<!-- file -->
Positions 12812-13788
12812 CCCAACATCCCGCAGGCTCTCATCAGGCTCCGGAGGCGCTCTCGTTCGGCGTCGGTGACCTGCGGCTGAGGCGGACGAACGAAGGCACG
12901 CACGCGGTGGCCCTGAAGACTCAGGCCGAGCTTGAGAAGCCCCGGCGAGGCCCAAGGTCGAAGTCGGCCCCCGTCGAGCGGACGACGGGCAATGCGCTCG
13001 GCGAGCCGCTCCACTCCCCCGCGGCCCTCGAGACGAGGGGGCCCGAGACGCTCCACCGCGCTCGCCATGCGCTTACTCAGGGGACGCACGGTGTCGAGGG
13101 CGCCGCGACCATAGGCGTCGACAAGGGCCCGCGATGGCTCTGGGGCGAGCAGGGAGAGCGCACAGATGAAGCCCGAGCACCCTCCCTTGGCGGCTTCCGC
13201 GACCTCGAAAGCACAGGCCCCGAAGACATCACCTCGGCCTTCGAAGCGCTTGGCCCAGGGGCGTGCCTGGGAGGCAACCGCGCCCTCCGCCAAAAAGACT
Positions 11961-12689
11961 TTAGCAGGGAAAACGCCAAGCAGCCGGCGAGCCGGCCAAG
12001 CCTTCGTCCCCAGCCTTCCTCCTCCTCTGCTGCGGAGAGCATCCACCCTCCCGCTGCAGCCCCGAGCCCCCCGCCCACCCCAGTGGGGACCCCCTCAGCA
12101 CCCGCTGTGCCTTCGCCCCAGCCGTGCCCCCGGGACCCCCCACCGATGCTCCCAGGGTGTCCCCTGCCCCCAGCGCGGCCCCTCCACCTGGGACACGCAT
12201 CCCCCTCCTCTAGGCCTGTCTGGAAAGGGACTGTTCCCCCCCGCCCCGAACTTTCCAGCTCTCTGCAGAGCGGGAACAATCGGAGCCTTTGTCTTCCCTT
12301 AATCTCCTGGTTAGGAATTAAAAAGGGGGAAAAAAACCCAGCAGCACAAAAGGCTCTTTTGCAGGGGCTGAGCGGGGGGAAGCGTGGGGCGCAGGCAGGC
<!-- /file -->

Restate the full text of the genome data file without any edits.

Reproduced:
Positions 12812-13788
12812 CCCAACATCCCGCAGGCTCTCATCAGGCTCCGGAGGCGCTCTCGTTCGGCGTCGGTGACCTGCGGCTGAGGCGGACGAACGAAGGCACG
12901 CACGCGGTGGCCCTGAAGACTCAGGCCGAGCTTGAGAAGCCCCGGCGAGGCCCAAGGTCGAAGTCGGCCCCCGTCGAGCGGACGACGGGCAATGCGCTCG
13001 GCGAGCCGCTCCACTCCCCCGCGGCCCTCGAGACGAGGGGGCCCGAGACGCTCCACCGCGCTCGCCATGCGCTTACTCAGGGGACGCACGGTGTCGAGGG
13101 CGCCGCGACCATAGGCGTCGACAAGGGCCCGCGATGGCTCTGGGGCGAGCAGGGAGAGCGCACAGATGAAGCCCGAGCACCCTCCCTTGGCGGCTTCCGC
13201 GACCTCGAAAGCACAGGCCCCGAAGACATCACCTCGGCCTTCGAAGCGCTTGGCCCAGGGGCGTGCCTGGGAGGCAACCGCGCCCTCCGCCAAAAAGACT
Positions 11961-12689
11961 TTAGCAGGGAAAACGCCAAGCAGCCGGCGAGCCGGCCAAG
12001 CCTTCGTCCCCAGCCTTCCTCCTCCTCTGCTGCGGAGAGCATCCACCCTCCCGCTGCAGCCCCGAGCCCCCCGCCCACCCCAGTGGGGACCCCCTCAGCA
12101 CCCGCTGTGCCTTCGCCCCAGCCGTGCCCCCGGGACCCCCCACCGATGCTCCCAGGGTGTCCCCTGCCCCCAGCGCGGCCCCTCCACCTGGGACACGCAT
12201 CCCCCTCCTCTAGGCCTGTCTGGAAAGGGACTGTTCCCCCCCGCCCCGAACTTTCCAGCTCTCTGCAGAGCGGGAACAATCGGAGCCTTTGTCTTCCCTT
12301 AATCTCCTGGTTAGGAATTAAAAAGGGGGAAAAAAACCCAGCAGCACAAAAGGCTCTTTTGCAGGGGCTGAGCGGGGGGAAGCGTGGGGCGCAGGCAGGC